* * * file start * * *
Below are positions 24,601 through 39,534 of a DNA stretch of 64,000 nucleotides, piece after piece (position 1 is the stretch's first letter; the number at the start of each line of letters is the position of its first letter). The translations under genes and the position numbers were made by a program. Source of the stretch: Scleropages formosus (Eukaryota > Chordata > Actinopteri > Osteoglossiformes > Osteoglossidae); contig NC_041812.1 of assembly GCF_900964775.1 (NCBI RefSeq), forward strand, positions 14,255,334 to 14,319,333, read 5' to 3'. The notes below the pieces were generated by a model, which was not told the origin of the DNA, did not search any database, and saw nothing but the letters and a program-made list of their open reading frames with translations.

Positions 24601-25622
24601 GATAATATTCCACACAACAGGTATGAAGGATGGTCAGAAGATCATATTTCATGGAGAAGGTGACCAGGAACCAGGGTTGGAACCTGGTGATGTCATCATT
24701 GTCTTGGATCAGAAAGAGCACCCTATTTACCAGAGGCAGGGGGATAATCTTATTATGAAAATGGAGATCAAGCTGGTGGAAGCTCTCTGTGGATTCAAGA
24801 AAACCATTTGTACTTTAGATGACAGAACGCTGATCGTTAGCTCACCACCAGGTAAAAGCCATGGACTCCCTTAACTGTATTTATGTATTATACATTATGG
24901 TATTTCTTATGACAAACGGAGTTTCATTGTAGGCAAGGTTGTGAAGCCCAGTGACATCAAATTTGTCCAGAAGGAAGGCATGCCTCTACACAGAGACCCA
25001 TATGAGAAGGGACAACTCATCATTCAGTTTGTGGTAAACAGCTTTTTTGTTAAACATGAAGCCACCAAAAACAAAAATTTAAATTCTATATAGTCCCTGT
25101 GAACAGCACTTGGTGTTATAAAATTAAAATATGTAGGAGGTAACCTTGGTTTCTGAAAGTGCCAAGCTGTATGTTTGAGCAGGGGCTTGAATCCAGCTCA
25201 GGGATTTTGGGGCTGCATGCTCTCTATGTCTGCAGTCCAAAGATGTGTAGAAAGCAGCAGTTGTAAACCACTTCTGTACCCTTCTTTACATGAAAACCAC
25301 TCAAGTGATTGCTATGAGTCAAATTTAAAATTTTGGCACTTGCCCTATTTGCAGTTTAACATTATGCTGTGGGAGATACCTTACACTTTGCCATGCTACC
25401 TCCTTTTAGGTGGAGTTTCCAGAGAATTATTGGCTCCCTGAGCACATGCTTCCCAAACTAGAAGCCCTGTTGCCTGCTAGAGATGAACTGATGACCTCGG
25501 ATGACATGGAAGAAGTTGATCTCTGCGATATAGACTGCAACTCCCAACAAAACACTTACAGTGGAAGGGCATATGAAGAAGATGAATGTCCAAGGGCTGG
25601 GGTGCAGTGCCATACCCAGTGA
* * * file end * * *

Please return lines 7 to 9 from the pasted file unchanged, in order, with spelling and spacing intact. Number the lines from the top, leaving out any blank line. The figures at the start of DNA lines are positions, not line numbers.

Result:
25001 TATGAGAAGGGACAACTCATCATTCAGTTTGTGGTAAACAGCTTTTTTGTTAAACATGAAGCCACCAAAAACAAAAATTTAAATTCTATATAGTCCCTGT
25101 GAACAGCACTTGGTGTTATAAAATTAAAATATGTAGGAGGTAACCTTGGTTTCTGAAAGTGCCAAGCTGTATGTTTGAGCAGGGGCTTGAATCCAGCTCA
25201 GGGATTTTGGGGCTGCATGCTCTCTATGTCTGCAGTCCAAAGATGTGTAGAAAGCAGCAGTTGTAAACCACTTCTGTACCCTTCTTTACATGAAAACCAC